“The extremes practiced in Europe do not exist in this country: our females have a delicacy and correctness of sentiment….which direct them to the proper medium.”
– New York Morning Chronicle, 1802
At the turn of the new century, the influence of ancient Greece and Rome dominated American tastes. Since our government was modeled on Greek democracy and Roman republicanism, the neoclassical style also dominated the architecture and furniture of the early 1800s—but the revealing female fashions did not inspire the same approval. While these styles shocked some in Europe, they were especially shocking to Americans. Abigail Adams, as First Lady in Philadelphia (still the Capitol in 1800), complained that fashionable Philadelphian women “wear their Cloaths too scant up on the body and too full upon the Bosom for my fancy,” and that “I wishd that more had been left to the imagination, and less to the Eye.”
Men’s clothing saw the influence of democracy in a different way: trousers, formerly worn by laborers and sailors, “trickled up” into style, a dramatic change from fashion’s usual dynamic of trickling down from the aristocracy. Trousers were ankle-length and generally somewhat loose-fitting, as befits a garment made for physical labor; their more snug counterpart, pantaloons, also came into style about this time. Both garments were initially reserved for informal wear and were first adopted by younger men on the forefront of fashion. Gradually trousers would eclipse both pantaloons and breeches in popularity.
Styles of the 1800s
Fashion-forward women sought to mimic the soft drapery of ancient statues. Waistlines were nearly at armpit level, and the slender body-hugging dresses, made of soft, clinging cotton muslin, revealed the feminine form as it had not been revealed in hundreds of years. Lowered necklines in the front and back and exposed elbows, considered ugly in earlier fashions, shocked many eyes. Quite a few Americans (like some English conservatives) deplored these revealing styles.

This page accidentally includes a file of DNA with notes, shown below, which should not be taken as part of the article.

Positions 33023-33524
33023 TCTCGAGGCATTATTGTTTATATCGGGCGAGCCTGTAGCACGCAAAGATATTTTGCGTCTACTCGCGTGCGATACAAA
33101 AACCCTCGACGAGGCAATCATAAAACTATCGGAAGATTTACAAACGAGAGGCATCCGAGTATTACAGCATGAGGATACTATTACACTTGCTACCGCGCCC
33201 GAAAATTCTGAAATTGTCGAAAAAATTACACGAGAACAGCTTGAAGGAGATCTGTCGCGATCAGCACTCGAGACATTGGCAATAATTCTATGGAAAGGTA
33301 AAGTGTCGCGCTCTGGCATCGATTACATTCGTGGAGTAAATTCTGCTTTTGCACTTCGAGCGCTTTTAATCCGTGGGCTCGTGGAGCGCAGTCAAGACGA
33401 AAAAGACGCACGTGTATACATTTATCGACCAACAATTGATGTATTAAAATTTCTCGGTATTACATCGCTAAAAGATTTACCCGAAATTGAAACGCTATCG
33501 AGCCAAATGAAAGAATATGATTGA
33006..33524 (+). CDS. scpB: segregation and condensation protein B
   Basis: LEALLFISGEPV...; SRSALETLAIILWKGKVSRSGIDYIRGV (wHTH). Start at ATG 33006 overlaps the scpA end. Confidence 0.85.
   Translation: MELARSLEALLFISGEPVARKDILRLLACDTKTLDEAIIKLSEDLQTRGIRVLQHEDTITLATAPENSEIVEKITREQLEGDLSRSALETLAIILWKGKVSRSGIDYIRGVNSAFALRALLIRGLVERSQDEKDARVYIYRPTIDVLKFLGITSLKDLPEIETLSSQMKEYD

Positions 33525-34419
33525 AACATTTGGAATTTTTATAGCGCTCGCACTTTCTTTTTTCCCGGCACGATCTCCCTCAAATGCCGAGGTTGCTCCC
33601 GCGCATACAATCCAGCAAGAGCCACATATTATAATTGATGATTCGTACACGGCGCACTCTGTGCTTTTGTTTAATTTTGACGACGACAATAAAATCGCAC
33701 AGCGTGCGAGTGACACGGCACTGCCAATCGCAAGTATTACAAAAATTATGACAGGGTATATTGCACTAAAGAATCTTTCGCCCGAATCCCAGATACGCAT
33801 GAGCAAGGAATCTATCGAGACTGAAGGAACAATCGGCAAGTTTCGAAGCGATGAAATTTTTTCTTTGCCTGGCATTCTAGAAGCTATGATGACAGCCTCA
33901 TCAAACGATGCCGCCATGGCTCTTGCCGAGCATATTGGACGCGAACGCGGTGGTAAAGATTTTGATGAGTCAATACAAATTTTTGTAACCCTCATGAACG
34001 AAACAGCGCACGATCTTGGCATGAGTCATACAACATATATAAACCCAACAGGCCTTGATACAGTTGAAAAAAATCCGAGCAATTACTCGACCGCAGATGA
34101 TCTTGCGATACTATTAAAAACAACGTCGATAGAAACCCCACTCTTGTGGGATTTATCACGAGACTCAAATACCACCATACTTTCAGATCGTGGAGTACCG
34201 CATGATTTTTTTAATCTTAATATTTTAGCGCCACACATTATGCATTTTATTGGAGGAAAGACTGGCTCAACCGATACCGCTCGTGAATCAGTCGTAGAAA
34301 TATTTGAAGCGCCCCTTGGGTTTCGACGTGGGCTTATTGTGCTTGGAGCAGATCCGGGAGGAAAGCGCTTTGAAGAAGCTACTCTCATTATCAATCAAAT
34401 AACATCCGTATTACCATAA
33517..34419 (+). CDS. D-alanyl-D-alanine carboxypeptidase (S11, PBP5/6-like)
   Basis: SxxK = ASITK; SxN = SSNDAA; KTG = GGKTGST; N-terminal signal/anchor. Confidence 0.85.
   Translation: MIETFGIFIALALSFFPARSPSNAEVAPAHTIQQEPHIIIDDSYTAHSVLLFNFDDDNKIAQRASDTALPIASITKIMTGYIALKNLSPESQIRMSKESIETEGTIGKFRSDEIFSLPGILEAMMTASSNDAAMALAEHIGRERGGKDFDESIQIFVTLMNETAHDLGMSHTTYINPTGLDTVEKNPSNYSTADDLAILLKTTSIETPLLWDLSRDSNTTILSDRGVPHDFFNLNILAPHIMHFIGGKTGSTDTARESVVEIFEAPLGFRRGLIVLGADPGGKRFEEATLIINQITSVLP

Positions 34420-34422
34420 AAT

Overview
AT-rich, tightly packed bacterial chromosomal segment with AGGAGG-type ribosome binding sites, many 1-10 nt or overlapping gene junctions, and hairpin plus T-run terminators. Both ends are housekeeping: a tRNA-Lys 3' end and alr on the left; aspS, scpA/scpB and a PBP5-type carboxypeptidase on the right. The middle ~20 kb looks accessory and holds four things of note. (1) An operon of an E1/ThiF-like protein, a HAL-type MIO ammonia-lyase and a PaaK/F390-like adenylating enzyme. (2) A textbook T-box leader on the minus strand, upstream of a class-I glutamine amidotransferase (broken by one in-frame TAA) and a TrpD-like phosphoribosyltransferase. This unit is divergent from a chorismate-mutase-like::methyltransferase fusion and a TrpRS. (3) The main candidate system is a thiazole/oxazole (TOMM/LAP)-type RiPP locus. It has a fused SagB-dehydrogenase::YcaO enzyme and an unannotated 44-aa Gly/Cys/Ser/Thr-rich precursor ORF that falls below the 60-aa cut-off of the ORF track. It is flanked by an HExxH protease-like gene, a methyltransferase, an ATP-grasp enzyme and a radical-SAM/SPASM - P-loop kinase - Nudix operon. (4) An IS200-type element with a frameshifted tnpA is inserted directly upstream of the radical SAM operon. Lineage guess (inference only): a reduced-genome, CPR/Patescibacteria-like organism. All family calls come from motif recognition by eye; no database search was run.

Surviving soft, sheer muslin dresses in the Greco-Roman style prove that some American women wore the shocking new style, whether with a minimum of underlayers to make them cling or with more substantial silk underdresses. On the other hand, most Americans modified these styles considerably. Printed cottons, heavier cottons, silks and woolens were still more common than sheer muslins.
Men’s fashions echoed women’s silhouettes, with higher waistlines and narrower silhouettes than ever before. Coats began to be more heavily tailored, usually cut away in front with tails behind. Coats’ sleeves were long and collars high. The shirt collar rose in concert with the coat, and long narrow cravats—lengths of white muslin—replaced the stock as neckwear. Working class men often wore colored shirts and checked or printed neckcloths.
“The embargo has set every body to making homespun, Mama has made 157 yards since October, you will see all the children clothed in it.”
–Ann Cary Randolph to her grandfather Thomas Jefferson, March 18, 1808
Tensions between American and Europe are on the rise. In 1807, English imports became illegal. Then, in 1809, trade with both England and France—and their Caribbean colonies—were banned as well. Yet again Americans try feebly to produce fabrics at home and in our young textile factories.